Aventura a la Playa de Cabarete

Planning an outing never goes quite according to the plan, especially in a foreign country. As a strict planner, this past weekend was a true test of my flexibility, spontaneity, and sense of adventure. We didn’t realize exactly how long public transportation takes to get to the beach. Note to self: leave before 8am to get to the beach at a decent time. We had to take a guagua to the bus station then took a 2.5 hour bus ride to Sosua then from Sosua we took a taxi to Cabarete Beach. We finally got to the beach at around 3. Cabarete is the most beautiful beach I have ever seen. The soft, fine sand squishes between your toes, the waves race onto the land crashing with a magnificent sound, and the palm trees bend and shake with the wind. One section of Cabarete is called Kite Beach and is home to the best kite surfing in the Carribean. Hundreds of colorful kites fill the sky overhead as their owners skim over the wavy water below. We spent hours relaxing and swimming. We befriended a three-year-old girl who loved the attention of us older kids. The little girl recruited another group of girls about our age who are teaching English in Santiago for a year. The girls were super friendly and gave us the inside scoop about the fun places around Cabarete. After the sunset, we sat down for happy hour and dinner on the beach. It was an incredible moment to eat dinner and watch the sun sink below the ocean surface while burying my feet in the soft sand. The nightlife in Cabarete is just as vibrant as life when the sun’s up. We met up with our teacher friends and bar hopped up and down the beach until we arrived at our final stop for the night: a two level dance club called Los Ojos. The top floor played American club music and the bottom floor played Bachata and Merengue. With our new found love of Dominican music we stayed on the bottom floor. We had the best time dancing with the Dominicans who were so eager to teach “Los Americanos” the native dances. I love that from an early age Dominicans learn to dance the Bachata and Merengue so that by the time they are young adults everyone is a master of the dance floor. I wish dancing was a larger part of our American culture and not our type of dancing which doesn’t take any skill, but traditional and complex dancing.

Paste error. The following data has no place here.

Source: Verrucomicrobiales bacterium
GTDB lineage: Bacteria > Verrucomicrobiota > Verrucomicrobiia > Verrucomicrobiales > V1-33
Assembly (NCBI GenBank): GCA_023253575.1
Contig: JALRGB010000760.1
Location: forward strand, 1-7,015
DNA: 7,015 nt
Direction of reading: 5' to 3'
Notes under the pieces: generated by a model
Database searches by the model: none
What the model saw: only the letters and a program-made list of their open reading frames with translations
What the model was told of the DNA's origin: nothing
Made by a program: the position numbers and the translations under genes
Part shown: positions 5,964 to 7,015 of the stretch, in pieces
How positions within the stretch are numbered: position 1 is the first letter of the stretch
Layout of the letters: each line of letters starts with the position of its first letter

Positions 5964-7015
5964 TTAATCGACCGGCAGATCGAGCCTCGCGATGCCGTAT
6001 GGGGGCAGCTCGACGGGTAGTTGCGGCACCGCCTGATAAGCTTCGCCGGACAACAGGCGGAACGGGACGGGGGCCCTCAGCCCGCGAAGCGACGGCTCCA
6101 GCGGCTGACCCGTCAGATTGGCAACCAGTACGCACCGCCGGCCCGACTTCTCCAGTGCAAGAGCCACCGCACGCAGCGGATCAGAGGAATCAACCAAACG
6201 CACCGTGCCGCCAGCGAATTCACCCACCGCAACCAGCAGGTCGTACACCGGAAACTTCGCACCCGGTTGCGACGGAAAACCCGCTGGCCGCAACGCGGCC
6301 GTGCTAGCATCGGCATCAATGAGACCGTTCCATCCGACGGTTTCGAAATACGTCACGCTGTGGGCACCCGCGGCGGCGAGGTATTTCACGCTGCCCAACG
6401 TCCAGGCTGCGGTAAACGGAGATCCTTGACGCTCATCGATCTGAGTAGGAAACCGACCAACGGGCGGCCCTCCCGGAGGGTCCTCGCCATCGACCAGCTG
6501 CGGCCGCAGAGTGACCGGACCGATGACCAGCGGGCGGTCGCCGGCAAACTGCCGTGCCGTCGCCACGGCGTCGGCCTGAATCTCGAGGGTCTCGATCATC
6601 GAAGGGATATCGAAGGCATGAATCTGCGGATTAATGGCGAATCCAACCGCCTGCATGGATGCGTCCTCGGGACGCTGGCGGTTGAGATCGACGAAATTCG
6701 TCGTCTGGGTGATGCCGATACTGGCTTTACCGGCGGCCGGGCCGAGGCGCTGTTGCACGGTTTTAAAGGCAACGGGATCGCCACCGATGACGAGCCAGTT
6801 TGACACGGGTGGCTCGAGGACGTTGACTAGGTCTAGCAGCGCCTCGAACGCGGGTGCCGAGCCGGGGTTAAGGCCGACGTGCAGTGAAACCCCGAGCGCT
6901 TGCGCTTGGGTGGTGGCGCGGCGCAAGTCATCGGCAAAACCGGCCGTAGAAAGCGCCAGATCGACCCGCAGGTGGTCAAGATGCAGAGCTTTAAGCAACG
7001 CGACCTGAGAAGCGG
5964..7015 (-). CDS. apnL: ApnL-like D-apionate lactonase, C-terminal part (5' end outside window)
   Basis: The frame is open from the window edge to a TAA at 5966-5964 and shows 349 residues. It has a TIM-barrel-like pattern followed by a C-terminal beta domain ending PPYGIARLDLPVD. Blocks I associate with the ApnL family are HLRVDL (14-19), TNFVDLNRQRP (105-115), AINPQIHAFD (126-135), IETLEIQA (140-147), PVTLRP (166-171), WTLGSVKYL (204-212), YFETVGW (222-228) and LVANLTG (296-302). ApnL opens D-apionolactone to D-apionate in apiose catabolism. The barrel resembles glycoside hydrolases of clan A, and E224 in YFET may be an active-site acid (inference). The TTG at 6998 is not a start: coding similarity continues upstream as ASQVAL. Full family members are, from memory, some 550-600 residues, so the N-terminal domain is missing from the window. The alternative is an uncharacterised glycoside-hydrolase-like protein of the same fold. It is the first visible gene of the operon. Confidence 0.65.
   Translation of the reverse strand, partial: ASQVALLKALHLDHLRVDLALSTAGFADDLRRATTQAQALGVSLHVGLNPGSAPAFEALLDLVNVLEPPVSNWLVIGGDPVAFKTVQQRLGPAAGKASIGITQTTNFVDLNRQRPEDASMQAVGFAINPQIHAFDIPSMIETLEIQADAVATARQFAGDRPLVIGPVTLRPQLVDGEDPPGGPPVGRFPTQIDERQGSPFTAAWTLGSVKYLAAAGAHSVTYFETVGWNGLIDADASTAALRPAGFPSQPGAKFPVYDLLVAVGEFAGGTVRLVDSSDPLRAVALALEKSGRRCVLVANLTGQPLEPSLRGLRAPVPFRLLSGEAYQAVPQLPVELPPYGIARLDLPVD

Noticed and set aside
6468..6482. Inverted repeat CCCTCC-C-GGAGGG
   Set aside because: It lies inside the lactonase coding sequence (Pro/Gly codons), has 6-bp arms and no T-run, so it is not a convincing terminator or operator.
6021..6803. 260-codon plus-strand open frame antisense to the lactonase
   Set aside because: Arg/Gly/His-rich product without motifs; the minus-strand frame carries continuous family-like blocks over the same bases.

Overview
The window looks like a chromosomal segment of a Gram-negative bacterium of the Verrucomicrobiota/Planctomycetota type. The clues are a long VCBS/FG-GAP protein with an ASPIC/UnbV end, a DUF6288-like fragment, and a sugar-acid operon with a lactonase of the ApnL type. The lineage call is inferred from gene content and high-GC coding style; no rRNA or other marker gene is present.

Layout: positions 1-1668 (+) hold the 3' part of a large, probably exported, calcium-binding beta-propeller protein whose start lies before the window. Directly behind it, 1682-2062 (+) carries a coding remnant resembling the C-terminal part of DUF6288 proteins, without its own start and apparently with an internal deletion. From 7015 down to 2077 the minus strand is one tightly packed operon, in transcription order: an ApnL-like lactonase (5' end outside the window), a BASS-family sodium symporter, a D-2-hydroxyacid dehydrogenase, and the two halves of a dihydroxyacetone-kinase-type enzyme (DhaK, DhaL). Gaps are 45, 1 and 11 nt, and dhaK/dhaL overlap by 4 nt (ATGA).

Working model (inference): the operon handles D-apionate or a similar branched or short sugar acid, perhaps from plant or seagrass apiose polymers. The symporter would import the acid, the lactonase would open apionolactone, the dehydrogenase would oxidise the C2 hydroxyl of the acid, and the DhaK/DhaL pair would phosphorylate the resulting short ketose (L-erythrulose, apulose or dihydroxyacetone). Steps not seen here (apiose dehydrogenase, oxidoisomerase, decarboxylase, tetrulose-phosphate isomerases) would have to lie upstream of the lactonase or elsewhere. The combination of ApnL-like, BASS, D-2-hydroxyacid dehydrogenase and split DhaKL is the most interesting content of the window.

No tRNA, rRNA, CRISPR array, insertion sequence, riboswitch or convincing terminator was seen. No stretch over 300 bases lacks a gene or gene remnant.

Because we had gotten there so late and wouldn’t be able to stay very long before the last bus left to go back to Santiago, we decided to stay the night in the cheapest hotel we could find. The hotel website said it was located right on the beach. This turned out to be a very loose use of the word “on”. We ended up walking through the gated yards of other hotels, through alleyways, and several miles down the main road before we finally came across the sign “Kite Dreem Hotel” (still convinced they meant to spell “dream” wrong). The hotel’s bubbly Jamaican owner led us to our rooms. Staying at the Kite Dreem Hotel was definitely an experience, but not quite a dream. The floor was covered with a thin layer of dirt, the rooms could have used a few hours worth of fix ups, only one of the rooms had toilet paper, and in the corners resided my worst nightmare…cockroaches. We defintely got what we paid for. The condition of the rooms made me so grateful for the quality of the rooms at ILAC. After eating breakfast overlooking the ocean, we began our trek home after our exhilarating trip to Cabarete.

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